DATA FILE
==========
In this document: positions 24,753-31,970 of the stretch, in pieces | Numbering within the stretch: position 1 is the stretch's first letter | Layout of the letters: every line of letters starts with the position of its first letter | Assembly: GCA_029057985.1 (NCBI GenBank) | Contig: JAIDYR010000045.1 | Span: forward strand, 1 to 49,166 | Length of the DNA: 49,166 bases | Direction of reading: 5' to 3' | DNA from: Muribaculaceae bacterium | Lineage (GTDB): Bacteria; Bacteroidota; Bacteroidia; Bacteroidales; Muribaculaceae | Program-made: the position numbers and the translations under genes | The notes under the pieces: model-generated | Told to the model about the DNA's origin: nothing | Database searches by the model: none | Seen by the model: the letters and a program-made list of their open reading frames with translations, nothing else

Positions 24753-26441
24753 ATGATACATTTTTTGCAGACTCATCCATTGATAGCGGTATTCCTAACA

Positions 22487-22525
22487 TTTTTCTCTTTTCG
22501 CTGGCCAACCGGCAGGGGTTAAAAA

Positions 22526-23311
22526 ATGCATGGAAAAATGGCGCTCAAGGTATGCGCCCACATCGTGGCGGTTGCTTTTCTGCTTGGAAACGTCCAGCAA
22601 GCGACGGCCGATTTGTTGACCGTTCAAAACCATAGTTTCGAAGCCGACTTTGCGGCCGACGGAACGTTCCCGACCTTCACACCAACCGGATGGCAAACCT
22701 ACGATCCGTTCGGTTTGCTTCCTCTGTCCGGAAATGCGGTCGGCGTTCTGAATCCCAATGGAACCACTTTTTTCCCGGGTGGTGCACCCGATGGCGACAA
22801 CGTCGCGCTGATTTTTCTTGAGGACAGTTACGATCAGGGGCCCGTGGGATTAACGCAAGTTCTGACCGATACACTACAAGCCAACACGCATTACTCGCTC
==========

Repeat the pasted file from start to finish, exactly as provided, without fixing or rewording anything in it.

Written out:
In this document: positions 24,753-31,970 of the stretch, in pieces | Numbering within the stretch: position 1 is the stretch's first letter | Layout of the letters: every line of letters starts with the position of its first letter | Assembly: GCA_029057985.1 (NCBI GenBank) | Contig: JAIDYR010000045.1 | Span: forward strand, 1 to 49,166 | Length of the DNA: 49,166 bases | Direction of reading: 5' to 3' | DNA from: Muribaculaceae bacterium | Lineage (GTDB): Bacteria; Bacteroidota; Bacteroidia; Bacteroidales; Muribaculaceae | Program-made: the position numbers and the translations under genes | The notes under the pieces: model-generated | Told to the model about the DNA's origin: nothing | Database searches by the model: none | Seen by the model: the letters and a program-made list of their open reading frames with translations, nothing else

Positions 24753-26441
24753 ATGATACATTTTTTGCAGACTCATCCATTGATAGCGGTATTCCTAACA

Positions 22487-22525
22487 TTTTTCTCTTTTCG
22501 CTGGCCAACCGGCAGGGGTTAAAAA

Positions 22526-23311
22526 ATGCATGGAAAAATGGCGCTCAAGGTATGCGCCCACATCGTGGCGGTTGCTTTTCTGCTTGGAAACGTCCAGCAA
22601 GCGACGGCCGATTTGTTGACCGTTCAAAACCATAGTTTCGAAGCCGACTTTGCGGCCGACGGAACGTTCCCGACCTTCACACCAACCGGATGGCAAACCT
22701 ACGATCCGTTCGGTTTGCTTCCTCTGTCCGGAAATGCGGTCGGCGTTCTGAATCCCAATGGAACCACTTTTTTCCCGGGTGGTGCACCCGATGGCGACAA
22801 CGTCGCGCTGATTTTTCTTGAGGACAGTTACGATCAGGGGCCCGTGGGATTAACGCAAGTTCTGACCGATACACTACAAGCCAACACGCATTACTCGCTC